During the 1990s, the characterisation of the Doctor and tone of the New Adventures would be one of the significant schisms within fandom. Peel was undoubtedly on the side of the traditionalists, despite the “adult” content of his first New Adventure.
“If you’re writing a novel based on a TV show (whatever show), you should always try to conform to the show. Innovation is a major mistake because you’re dealing with a shared universe. At the same time, you should be original and entertaining. The novels are there to compliment the TV series, not to change it. And if there isn’t any show… well, we should be continuing it, not altering it.”
John Peel, 1996
Ace meanwhile had regressed from the developed character we saw at the end of Survival, harking back to the earlier version of the companion that we saw before Season 26 after she initially joined the Doctor in Dragonfire. There is none of the adult maturity that came about through her experiences in The Curse of Fenric, Ghost Light and Survival.
Peel puts this down lack of communication with production staff during the writing of the novel.
“Ace… I had a lot of trouble with Ace. I couldn’t get a grip on her character. Why was she the way she is? What led her to be such a fiend with explosives? Were her parents alive? I sent in questions to the production staff, and they were absolutely no help at all. They did tell me, for example, that she’d lost her virginity to Glitz — which I didn’t care about — but nothing at all about her background! Which is why I invented a lot of it, I had no other choice. And since I wasn’t a fan of the JNT years, I got a few of my recollections wrong, and made some mistakes in continuity that were quickly commented on.”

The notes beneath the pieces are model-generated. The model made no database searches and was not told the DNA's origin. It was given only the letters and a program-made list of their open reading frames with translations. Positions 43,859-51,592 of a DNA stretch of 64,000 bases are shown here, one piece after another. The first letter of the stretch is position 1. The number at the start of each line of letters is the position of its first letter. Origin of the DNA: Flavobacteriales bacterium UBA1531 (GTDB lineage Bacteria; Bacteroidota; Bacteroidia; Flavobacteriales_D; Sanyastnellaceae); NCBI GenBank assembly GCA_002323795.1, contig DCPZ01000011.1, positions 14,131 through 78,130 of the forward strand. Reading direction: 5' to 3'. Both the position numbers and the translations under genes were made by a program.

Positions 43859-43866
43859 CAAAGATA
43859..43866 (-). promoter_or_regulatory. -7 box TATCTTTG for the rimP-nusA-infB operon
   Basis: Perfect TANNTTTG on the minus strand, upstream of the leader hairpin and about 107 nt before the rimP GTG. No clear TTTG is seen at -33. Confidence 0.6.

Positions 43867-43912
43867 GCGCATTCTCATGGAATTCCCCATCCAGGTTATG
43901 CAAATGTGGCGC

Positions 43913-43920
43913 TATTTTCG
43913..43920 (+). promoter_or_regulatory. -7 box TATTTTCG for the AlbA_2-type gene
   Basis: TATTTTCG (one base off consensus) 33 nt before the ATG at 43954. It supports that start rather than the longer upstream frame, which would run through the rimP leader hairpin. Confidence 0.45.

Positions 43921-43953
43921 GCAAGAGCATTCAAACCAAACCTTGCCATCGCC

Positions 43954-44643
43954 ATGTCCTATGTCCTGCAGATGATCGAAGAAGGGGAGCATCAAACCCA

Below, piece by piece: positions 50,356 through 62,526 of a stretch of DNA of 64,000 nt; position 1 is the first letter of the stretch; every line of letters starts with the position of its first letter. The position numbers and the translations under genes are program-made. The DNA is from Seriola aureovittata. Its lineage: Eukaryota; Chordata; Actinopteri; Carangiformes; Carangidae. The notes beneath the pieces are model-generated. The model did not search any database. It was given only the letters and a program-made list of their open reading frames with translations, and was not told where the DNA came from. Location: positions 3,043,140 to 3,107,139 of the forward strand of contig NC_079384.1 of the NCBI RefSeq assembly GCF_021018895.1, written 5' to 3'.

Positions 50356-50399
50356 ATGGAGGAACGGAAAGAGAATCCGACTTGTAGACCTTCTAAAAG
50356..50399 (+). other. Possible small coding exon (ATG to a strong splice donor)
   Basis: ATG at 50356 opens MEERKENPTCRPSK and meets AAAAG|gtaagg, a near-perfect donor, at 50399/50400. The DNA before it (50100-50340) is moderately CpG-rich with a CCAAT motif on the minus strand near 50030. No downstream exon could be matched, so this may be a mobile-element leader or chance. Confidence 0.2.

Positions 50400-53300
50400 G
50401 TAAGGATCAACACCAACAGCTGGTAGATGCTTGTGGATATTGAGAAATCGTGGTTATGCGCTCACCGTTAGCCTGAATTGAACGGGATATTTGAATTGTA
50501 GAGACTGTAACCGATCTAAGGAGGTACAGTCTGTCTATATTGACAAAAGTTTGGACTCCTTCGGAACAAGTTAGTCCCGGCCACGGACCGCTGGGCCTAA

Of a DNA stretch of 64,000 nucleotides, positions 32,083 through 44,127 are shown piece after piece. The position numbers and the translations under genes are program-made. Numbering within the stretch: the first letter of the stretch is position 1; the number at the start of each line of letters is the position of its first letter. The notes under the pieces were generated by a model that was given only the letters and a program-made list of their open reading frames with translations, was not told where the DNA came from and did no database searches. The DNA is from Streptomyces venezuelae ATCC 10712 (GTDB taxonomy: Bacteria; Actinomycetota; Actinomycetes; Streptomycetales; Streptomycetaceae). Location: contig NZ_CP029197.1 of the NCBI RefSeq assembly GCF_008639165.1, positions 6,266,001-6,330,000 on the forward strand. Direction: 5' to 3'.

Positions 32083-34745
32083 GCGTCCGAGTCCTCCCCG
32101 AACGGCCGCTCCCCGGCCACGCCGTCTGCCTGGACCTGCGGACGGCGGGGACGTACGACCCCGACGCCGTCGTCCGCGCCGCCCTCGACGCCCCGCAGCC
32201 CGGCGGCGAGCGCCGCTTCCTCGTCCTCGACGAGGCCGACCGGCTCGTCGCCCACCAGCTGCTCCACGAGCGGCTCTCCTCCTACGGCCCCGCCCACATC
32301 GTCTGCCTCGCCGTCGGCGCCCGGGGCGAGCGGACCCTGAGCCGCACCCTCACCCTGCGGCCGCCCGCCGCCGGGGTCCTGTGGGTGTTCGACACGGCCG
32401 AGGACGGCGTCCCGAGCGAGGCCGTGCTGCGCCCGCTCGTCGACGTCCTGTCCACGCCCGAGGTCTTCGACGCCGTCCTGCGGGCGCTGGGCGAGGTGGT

The supporting cast fares little better. Gilgamesh is reduced to little more than a violent and boorish yob in the space of a few chapters, depute a promising introduction to the novel. While Ishtar has flashes of potential, she eventually comes across as one dimensional and somewhat cliched into being an atypical Doctor Who villain. This one-dimensional nature spreads from the characterisation and into the setting as although the book is full of detail and facts on the Mesopotamia of the time, the scene never feels genuinely like a living, breathing world.
The plot itself is simple and all in all, an easy read despite the gratuitous use of continuity references that would become something of a staple for the range. While the connections may serve to link the series to the television experience, they also all too often detract from producing a unique and standalone product able to be enjoyed by novices and die-hards alike.
Perhaps the final word, however, should fall to Gary Russell from his excellent review in Doctor Who Magazine 177.
“To summarise, this first New Adventure is a good story, but perhaps I expected too much, and I found myself feeling a little disappointed with the overall end product. Also, knowing how good Nigel [Robinson] and Paul [Cornell]’s forthcoming novels are, I was hoping that this might be on equal footing. Sadly, especially bearing in mind how much I loved John Peel’s Dalek novels, Genesys sits a few rungs below on the ladder of success.”
Gary Russell, Doctor Who Magazine 177
Timewyrm: Genesys had the unenviable task of debuting a new concept in a new medium, and the range had yet to really find its feet. It is difficult to criticise Genesys any more than Rose or The Sirens of Time. While the desire to market toward an adult audience was a smart one from a creative and economic standpoint, Timewyrm: Genesys fails to live up to the premise. It substitutes tacky sex and violence for genuinely intelligent adult content and it never honestly seems to know who the audience is. Are they the Target readers or an entirely new set of fans? As such, it stands as a half-way house between the older range and what was to come from Virgin. An underwhelming and forgettable start for the range then, yet The New Adventures would finally find their niche and audience as they developed over the next three books, ending in Paul Cornell’s Timewyrm Revelation.
Things would never be the same again.